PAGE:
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OECD sees PH economy growing by 5.6% in 2023

The Organisation for Economic Cooperation and Development (OECD) forecasts the Philippine economy to grow by 5.6 percent this year. "A key growth driver in the second half of 2023 will be a strong rebound in government spending, from its 7.1 percent contraction in the recent quarter, executed through catch-up plans and frontloading of programs and projects," the OECD said in its Economic Outlook for Southeast Asia, China, and India 2023 Update released on Sunday. The latest projection is slightly below the OECD's 5.7 percent earlier forecast. The Philippines, however has the highest economic growth projection among the member countries in the Association of Southeast Asian Nations (ASEAN-5). The OECD forecasts Indonesia to grow by 4.7 percent this year, Malaysia by 3.9 percent, Thailand by 2.8 percent and Vietnam by 4.9 percent. According to the report, fiscal stimulus activities currently being implemented by the government will help fuel activities of both the public and private sectors in the Philippines. "Domestic demand is expected to continue to underpin economic growth in the remaining semester of 2023 and up to 2024, supported by labor market expansion, personal income tax cuts, stable inflows of remittances and the steady recovery of tourism," said the OECD. The report, however, noted that private investment is expected to continue to weaken amid high-interest rates and a subdued global economy. It also noted that the improving business sentiment and the implementation of reforms will encourage investor confidence and attract more foreign direct investment. The services sector is likewise expected to boost economic growth due to the improved outlook of tourism and the rapid growth of the business process outsourcing industry. The OECD said the prolonged weak external demand from the United States and China, the country's top trading partners, will continue to drag down exports in the coming months. "Another major downside risk to the growth outlook is lingering high global inflation, which could spur a further tightening of global financial conditions across advanced economies, possibly triggering capital outflows," it said. "This could push down the value of the Philippine peso, which is forecast to recover slightly from a sharp depreciation episode in 2022," the OECD added. The OECD said the persistent global financial turmoil could translate into higher borrowing costs for the government, adding pressure to public debt. While headline inflation continues to decelerate, the OECD said core inflation remains elevated. As of July this year, headline inflation was down to a 16-month low of 4.7 percent while core inflation, which excludes volatile oil and food items, settled at 6.7 percent. "Upside risks to inflation remain, such as the looming threat that El Niño will impact agriculture output, wage increases in the urban sector and the lingering restrictive policy stance of the US Federal Reserve (the Fed) and the European Central Bank (ECB)," said the OECD. Meanwhile, the Bangko Sentral ng Pilipinas is expected to maintain a high-interest rate regime, which the OECD said will dampen economic growth should pent-up demand ease. For 2024, the OECD expects the Philippine economy to grow by 6.1 percent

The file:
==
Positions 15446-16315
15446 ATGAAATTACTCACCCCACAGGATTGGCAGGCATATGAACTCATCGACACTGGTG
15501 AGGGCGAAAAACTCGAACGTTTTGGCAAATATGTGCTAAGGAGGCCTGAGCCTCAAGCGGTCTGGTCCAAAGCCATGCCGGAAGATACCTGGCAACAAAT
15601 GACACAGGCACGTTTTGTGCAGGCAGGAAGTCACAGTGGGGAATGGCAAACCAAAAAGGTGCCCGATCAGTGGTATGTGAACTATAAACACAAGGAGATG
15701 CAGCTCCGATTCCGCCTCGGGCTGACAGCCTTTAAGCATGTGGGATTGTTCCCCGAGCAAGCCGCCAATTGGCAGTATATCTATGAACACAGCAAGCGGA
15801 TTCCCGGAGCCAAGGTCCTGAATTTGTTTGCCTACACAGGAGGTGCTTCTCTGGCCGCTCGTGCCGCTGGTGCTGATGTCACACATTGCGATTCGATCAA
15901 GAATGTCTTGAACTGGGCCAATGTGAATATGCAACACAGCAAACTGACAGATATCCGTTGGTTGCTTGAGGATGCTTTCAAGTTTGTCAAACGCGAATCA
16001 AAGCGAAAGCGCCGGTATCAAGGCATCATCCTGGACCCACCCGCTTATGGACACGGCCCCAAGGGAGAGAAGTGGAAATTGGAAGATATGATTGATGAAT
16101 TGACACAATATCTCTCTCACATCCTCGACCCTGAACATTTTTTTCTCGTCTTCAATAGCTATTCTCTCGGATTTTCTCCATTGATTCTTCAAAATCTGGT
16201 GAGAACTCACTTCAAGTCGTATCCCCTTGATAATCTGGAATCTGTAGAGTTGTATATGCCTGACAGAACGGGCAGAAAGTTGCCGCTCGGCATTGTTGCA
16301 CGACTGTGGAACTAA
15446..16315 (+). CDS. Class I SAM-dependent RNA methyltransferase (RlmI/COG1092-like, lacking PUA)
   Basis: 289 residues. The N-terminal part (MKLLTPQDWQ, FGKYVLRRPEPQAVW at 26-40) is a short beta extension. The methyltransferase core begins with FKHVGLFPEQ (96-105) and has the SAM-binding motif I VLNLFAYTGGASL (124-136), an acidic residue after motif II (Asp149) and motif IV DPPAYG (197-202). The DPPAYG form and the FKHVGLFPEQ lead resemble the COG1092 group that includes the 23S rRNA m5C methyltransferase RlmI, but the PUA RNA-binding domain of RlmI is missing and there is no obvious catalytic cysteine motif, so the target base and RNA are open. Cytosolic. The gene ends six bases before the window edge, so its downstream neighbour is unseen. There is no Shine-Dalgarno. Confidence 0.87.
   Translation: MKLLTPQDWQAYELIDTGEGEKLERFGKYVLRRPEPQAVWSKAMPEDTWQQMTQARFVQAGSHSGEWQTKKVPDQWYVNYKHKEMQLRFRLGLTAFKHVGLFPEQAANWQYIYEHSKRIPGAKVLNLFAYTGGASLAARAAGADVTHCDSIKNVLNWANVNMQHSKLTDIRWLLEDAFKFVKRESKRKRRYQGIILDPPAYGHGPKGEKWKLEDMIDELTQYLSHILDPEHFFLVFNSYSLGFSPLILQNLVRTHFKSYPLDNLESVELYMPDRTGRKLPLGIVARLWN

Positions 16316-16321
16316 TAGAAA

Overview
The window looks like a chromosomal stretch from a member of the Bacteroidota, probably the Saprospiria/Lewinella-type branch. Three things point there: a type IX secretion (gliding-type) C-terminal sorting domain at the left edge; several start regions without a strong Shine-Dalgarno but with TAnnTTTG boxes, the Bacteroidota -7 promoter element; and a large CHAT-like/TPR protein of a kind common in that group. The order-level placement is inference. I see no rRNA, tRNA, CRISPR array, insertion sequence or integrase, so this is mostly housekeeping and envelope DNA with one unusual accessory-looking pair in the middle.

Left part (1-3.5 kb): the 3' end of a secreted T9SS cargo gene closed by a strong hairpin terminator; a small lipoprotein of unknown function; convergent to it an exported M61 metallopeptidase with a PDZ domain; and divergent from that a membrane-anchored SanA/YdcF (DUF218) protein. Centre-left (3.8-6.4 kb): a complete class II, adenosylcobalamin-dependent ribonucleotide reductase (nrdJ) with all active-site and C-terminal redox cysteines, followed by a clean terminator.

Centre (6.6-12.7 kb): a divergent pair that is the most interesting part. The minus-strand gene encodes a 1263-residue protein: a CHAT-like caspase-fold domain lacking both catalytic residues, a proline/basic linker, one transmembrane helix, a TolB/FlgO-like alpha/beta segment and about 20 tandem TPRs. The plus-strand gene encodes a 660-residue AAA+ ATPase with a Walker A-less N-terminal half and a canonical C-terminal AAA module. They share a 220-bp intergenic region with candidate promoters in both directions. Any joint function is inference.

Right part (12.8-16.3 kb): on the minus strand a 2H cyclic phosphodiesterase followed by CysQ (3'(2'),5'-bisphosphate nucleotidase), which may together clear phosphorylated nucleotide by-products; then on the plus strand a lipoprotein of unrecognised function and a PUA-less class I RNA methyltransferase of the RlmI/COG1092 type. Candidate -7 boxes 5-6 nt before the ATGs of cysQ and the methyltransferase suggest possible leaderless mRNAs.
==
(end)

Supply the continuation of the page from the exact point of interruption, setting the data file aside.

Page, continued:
Source: Philippines News Agency